A Better Way to Capitalize on Tech Investments

Industry, academia join to find a unified management practice for business and technology

Industry, academia join to find a unified management practice for business and technology

Stamford, CN — October 27, 2003 — Amid the debate over information technology's intrinsic value to business, a group of industry and academic leaders have banded together to form a new, not-for-profit organization called the Business Technology Management (BTM) Institute, which they said is dedicated to providing companies with a better way to capitalize on technology investments.

They said the institute would advance BTM as the first, unified management practice that enables organizations to see how business and technology intersect.

"The need for change has never been greater, given the nearly epic proportions that getting IT wrong has reached," said Faisal Hoque, who came up with the concept of BTM and who now serves as chair of the BTM Institute's Executive Board. "Technology is integral to how companies create value — it needs to be understood and managed this way."

Hoque is also author of "The Alignment Effect: How to Get Real Business Value Out of Technology" (Financial Times Prentice Hall, 2002) and chairman and CEO of Enamics, initial sponsor of the institute.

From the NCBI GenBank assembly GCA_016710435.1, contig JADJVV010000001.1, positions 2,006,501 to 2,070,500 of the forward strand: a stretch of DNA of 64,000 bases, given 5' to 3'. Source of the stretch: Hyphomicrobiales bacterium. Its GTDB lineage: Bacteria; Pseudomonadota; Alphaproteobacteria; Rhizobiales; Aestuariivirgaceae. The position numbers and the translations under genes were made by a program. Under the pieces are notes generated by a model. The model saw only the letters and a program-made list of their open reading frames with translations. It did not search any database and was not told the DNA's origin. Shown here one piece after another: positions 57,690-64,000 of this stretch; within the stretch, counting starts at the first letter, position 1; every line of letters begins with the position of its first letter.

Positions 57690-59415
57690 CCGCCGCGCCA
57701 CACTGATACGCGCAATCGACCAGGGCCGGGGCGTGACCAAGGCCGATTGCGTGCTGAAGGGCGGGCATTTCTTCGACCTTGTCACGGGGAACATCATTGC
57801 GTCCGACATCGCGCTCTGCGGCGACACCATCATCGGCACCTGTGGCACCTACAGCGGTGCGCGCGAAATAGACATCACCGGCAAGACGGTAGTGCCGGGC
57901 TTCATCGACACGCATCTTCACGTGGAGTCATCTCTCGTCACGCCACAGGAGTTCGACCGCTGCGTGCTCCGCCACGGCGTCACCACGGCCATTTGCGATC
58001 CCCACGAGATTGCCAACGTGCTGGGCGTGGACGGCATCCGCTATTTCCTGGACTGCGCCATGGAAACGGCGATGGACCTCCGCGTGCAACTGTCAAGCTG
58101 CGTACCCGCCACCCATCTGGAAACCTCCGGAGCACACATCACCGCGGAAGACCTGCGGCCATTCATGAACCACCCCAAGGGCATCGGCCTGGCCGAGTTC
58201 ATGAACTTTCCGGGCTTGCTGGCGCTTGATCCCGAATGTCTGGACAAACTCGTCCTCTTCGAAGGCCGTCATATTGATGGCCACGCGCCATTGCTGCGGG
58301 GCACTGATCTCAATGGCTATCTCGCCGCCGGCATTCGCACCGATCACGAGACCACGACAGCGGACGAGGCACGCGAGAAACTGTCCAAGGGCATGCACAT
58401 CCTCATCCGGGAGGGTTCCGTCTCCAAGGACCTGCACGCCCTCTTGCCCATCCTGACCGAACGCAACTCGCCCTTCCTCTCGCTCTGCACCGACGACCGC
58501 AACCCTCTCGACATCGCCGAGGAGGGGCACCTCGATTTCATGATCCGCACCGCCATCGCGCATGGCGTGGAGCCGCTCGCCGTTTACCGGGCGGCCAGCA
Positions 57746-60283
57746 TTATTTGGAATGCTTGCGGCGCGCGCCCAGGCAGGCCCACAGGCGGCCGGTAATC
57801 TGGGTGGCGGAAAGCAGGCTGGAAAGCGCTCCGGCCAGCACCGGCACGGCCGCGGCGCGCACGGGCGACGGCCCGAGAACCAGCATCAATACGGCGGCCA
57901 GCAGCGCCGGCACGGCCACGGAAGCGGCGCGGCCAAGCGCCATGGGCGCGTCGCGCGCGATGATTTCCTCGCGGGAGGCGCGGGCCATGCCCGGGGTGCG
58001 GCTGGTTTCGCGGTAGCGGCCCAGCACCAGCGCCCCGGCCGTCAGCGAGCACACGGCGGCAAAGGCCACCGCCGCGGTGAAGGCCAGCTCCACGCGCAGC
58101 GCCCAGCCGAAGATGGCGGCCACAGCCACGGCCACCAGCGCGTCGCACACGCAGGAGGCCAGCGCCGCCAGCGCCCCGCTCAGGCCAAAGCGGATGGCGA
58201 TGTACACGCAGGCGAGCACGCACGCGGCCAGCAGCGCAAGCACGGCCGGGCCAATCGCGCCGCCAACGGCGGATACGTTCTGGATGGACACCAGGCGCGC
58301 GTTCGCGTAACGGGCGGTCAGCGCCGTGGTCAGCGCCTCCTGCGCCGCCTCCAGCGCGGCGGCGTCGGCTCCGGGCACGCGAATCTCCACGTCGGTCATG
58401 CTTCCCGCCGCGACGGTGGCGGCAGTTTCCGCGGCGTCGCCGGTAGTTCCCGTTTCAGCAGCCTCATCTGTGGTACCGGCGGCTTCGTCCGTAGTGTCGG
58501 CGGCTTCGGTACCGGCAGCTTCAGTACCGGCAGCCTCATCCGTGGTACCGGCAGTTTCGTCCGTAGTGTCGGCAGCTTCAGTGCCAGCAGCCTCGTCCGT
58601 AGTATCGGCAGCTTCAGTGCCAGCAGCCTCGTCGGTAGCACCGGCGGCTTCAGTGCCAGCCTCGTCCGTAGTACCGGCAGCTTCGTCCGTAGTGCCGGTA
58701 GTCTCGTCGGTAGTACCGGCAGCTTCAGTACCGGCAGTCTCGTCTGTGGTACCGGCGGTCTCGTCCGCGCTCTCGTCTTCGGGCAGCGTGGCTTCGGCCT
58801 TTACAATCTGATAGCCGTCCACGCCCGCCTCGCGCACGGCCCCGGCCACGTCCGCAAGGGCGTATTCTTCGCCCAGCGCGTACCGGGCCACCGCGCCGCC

The institute's cadre of academicians hail from 15 university graduate schools, including Harvard University's Harvard Business School, Emory University's Goizueta Business School, Boston University's School of Management, University of Notre Dame's Mendoza College of Business, University of London's London Business School, Michigan State University's Eli Broad College of Business and Oklahoma University's Michael F. Price College of Business, among others.

The academicians are being joined by other industry experts and private and public sector chief information officers (CIOs) join them, such as Frank Caccamo, principal, Cincinnati Consulting Consortium and former CIO of The Proctor & Gamble Co; and John Trustman, Managing Partner, Salt Island Consulting and former CIO of Aetna Inc.

"Historically, industry and education have treated business and technology management disciplines as add-ons to each other, rather than as a necessarily holistic approach to producing economic, operational and competitive advantages," said V. Sambamurthy, Eli Broad professor of IT at Michigan State University and co-chair of the BTM Institute's Academic Council. "For the first time, we will set our collective sights on bringing these management concepts together as one."

Members said they would collaborate on producing research, publications, books, events, forums and workshops to provide CIOs and their companies, as well as the broader academic community, access to relevant information about business and IT management issues. The institute intends to publish its first research paper in the first half of 2004.

"We are not pushing technology standards as a resolution to what is essentially a management issue," said Dale Kutnick, chairman of META Group, who co-chairs the Industry Council. "We are creating a common management language and standard that companies themselves will have a heavy hand in producing. If practiced, it will then drive value through the rest of the organization, through operations and infrastructure."